Our biggest event this year will be the introduction to the Navy and the Nation of our newest aircraft carrier, Gerald R. Ford (CVN 78), with the christening and launch of on Nov. 9, 2013.  This will mark the beginning of a new class of aircraft carriers that will be in service for the next 94 years. With exception of the hull, virtually everything has been redesigned to make the Ford class more capable and more powerful than in the Nimitz class. This new class of carrier will build on the legendary performance of the Nimitz class carriers and will provide 25 percent more combat capability, increased service life margins throughout the ship to handle the aircraft and weapon systems of the future including unmanned aircraft and futuristic directed energy weapons, as well as driving down the total ownership cost of the ship by $4 billion over its 50 year service.

A design rendering of the nuclear-powered, aircraft carrier Gerald R. Ford (CVN 78). Gerald R. Ford is the first in a class of new carriers to be built by Huntington Ingalls Newport News Shipbuilding. (U.S. Navy photo illustration courtesy of Newport News Shipbuilding/Released)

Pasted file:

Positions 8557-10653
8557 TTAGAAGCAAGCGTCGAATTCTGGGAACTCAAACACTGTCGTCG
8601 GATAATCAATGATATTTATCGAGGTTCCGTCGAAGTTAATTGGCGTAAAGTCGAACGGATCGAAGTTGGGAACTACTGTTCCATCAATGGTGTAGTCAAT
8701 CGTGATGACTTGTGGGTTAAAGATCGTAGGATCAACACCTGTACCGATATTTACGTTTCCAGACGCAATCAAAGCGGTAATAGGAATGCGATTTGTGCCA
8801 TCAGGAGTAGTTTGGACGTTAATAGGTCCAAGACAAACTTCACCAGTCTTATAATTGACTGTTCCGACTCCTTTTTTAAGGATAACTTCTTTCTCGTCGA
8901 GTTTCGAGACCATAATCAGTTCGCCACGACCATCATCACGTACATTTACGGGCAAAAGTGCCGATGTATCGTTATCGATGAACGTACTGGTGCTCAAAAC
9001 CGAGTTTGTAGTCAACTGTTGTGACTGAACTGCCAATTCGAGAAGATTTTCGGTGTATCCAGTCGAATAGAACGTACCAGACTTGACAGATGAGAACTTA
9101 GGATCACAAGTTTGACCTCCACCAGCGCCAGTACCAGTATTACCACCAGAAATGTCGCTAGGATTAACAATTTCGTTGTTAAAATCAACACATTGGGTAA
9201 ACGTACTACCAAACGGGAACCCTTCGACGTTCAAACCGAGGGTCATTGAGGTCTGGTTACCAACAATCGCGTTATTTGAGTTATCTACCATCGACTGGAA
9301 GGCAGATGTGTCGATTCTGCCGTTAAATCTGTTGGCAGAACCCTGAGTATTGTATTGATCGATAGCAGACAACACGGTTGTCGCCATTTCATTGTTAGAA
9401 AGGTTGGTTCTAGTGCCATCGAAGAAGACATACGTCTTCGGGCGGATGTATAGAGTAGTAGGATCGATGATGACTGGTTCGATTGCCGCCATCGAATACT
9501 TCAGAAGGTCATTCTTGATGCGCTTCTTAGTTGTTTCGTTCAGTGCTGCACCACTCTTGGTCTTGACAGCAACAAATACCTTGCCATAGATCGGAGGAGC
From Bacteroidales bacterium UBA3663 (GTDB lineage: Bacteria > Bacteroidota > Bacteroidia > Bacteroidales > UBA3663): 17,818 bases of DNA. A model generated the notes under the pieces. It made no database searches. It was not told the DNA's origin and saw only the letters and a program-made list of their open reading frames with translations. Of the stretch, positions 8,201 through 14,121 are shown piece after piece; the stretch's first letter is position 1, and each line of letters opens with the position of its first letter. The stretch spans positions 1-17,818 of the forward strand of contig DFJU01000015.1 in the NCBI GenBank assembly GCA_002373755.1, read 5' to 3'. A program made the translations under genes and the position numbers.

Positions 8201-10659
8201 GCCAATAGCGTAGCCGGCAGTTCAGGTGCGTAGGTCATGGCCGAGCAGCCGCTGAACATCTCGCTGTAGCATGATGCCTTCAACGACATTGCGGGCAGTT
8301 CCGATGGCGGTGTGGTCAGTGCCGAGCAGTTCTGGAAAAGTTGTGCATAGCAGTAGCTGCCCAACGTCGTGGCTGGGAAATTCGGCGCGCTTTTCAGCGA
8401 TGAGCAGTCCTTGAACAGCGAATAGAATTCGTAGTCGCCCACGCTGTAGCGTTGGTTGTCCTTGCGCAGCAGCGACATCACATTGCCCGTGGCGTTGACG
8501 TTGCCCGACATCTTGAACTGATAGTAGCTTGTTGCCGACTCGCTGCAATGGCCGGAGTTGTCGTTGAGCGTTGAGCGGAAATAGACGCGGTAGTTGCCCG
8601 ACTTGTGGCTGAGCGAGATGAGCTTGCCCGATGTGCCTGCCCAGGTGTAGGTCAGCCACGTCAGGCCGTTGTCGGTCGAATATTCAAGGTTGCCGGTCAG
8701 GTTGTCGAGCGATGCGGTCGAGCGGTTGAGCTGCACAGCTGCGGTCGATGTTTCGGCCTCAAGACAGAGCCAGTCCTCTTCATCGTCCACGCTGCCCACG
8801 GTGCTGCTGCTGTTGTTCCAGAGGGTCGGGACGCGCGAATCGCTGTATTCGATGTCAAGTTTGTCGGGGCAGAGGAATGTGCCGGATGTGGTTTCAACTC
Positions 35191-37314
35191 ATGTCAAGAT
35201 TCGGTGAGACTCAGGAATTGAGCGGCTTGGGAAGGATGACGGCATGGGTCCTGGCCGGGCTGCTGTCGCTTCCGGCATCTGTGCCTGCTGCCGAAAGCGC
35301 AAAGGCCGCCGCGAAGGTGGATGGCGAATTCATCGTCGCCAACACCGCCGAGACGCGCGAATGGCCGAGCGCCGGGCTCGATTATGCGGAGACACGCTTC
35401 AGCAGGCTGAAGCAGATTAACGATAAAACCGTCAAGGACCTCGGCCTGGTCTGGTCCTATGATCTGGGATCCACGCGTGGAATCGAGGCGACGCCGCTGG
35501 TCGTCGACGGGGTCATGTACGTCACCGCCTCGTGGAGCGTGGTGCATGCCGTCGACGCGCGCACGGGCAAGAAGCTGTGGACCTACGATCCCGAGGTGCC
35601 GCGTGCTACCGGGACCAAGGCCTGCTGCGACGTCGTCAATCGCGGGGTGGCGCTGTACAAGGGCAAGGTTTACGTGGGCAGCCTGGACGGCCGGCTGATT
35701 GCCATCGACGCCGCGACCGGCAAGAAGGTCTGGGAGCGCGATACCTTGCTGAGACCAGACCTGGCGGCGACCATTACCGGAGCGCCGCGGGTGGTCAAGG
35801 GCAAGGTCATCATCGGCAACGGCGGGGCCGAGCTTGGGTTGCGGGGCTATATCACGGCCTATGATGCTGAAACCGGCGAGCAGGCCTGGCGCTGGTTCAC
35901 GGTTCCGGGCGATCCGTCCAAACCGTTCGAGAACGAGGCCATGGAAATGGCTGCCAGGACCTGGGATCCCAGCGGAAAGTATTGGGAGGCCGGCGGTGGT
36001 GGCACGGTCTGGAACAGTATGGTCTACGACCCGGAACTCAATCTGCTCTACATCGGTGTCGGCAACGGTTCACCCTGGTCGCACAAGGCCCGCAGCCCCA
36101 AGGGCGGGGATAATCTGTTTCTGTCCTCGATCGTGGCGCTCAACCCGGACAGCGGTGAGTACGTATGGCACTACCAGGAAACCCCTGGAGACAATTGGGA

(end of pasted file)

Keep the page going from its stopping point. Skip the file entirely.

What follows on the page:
A design rendering of the nuclear-powered, aircraft carrier Gerald R. Ford (CVN 78). Gerald R. Ford is the first in a class of new carriers to be built by Huntington Ingalls Newport News Shipbuilding. (U.S. Navy photo illustration courtesy of Newport News Shipbuilding/Released)

 

If you drive by Huntington Ingalls-Newport News today, you will see the ship being built in drydock number 12. The ship’s structure is 100 percent complete. We are finishing up underwater shafting work and painting the hull in preparation of the ship’s launch.

The first thing you’ll notice is that the ship’s island is smaller and moved farther aft than on the Nimitz class and that there are no rotating antennas on atop the island. This is because CVN 78 will be the first ship to get the new dual-band radar that operates with phased array radars similar to AEGIS.